Electronic Thesis and Dissertation Repository

Thesis Format

Integrated Article


Master of Engineering Science


Biomedical Engineering


Willing, Ryan

2nd Supervisor

Holdsworth, David



Treatment of infected orthopaedic implants often require two separate surgeries to clear the infection and install a replacement implant. Current antimicrobial drug delivery methods are inefficient, and each additional surgery increases the physiologic burden on patients, with an increased risk of infection, decreased range of motion and longer recovery times. Porous orthopaedic implants, with adequate strength for permanent implantation and the ability to house and elude more efficient antibiotic delivery systems, could result in a single surgery to treat orthopaedic infections. Therefore, finite element models of porous gyroid structures at different porosities were developed and compared with experimental results. Discrepancies in predicted and actual apparent elastic moduli and fatigue lives were found due to anomalies caused from the 3D-printing of the specimens, however, similar relationships across porosities were observed. A case study of a porous gyroid humeral stem was created to evaluate the mechanical capabilities of the porous stems as well as their impact on humerus mechanobiology. The porous stems were found to exhibit adequate strength in three different bone densities during four different arm motions. Some evidence of improved bone remodelling behaviours was observed when comparing the effects of the porous stems versus a traditional solid stem.

Summary for Lay Audience

Infection in orthopaedic implants often requires intervention through a process known as two-staged revision surgeries. One surgery is performed to remove the infected implant and replace it with a temporary implant loaded with antibiotics. About 90% of these antibiotics remain trapped within the temporary implant and do not get delivered to the body. The other 10% of the antibiotics are delivered at an unideal rate, with an initial burst of antibiotics followed by a rapid decline of antibiotic delivery. This process of drug delivery increases the body’s resistance to antibiotics. Once the infection has been cleared, a second surgery is performed to replace the temporary implant with a new permanent implant. A porous implant that has adequate strength for permanent implantation could be used to house a more ideal antibiotic delivery system, which delivers a larger percentage of drugs at a more efficient rate. This could allow for just a single surgery to be performed to treat an infected orthopaedic implant, as opposed to two surgeries. In addition to improving drug delivery, a secondary benefit of a porous implant is the ability to better mimic the natural structure of bone. This imitation provides the potential for mitigating stress shielding, which is a known complication of orthopaedic implants that causes a loss of bone density.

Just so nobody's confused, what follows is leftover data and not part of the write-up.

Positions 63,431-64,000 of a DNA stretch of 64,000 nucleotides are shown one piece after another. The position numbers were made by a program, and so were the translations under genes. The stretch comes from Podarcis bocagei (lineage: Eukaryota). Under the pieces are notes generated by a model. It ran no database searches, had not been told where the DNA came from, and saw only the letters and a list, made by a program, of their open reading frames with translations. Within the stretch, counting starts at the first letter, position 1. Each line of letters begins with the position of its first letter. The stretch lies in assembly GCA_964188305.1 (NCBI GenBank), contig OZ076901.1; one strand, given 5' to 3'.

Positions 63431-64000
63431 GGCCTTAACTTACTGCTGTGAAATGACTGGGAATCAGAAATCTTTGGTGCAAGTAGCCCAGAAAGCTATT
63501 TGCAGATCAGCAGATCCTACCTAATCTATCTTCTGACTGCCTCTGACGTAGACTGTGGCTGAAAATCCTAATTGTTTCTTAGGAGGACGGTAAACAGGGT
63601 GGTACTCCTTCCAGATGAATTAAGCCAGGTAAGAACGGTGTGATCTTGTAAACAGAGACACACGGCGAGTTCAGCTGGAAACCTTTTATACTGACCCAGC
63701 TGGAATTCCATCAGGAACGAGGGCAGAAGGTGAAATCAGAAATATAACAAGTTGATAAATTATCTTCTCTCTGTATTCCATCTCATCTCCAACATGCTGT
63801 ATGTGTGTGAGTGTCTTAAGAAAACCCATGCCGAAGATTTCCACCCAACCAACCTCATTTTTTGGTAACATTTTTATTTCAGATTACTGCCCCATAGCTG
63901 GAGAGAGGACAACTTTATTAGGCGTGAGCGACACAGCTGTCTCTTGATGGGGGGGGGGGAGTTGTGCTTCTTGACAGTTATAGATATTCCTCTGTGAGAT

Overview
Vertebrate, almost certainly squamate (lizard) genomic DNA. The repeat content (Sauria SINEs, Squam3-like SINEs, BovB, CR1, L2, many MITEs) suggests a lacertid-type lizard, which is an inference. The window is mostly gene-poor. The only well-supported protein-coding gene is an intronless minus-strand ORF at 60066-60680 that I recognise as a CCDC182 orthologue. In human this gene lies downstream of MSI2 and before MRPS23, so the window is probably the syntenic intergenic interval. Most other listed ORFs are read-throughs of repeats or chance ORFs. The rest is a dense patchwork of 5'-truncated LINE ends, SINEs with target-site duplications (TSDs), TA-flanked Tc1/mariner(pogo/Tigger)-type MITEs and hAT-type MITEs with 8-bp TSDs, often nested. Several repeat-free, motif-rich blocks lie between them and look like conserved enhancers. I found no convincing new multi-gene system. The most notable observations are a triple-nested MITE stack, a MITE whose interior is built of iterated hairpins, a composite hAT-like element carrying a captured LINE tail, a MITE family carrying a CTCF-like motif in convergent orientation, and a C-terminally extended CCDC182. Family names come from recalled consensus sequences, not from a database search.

A porous structure, known as the gyroid, was analyzed at five different porosities using computer models and physical experimental tests. A computer model was developed that was able to demonstrate accurate relationships between cylindrical gyroid porosities for static compression and fatigue tests. Shoulder implants were then created using these gyroid structures and implemented into computer models to predict their mechanical behaviours. These models showed that the gyroid-based shoulder implants, at porosities of 60%, 70%, and 80%, should be strong enough to withstand typical arm motions. It was also determined that compared to traditional solid implants, these porous implants should not have any further negative impacts on the bone remodelling of humeri of three different bone qualities. Future work should explore variations of these gyroid-based shoulder implants, such as the use of porosity gradients, to attempt to further improve the resulting bone effects.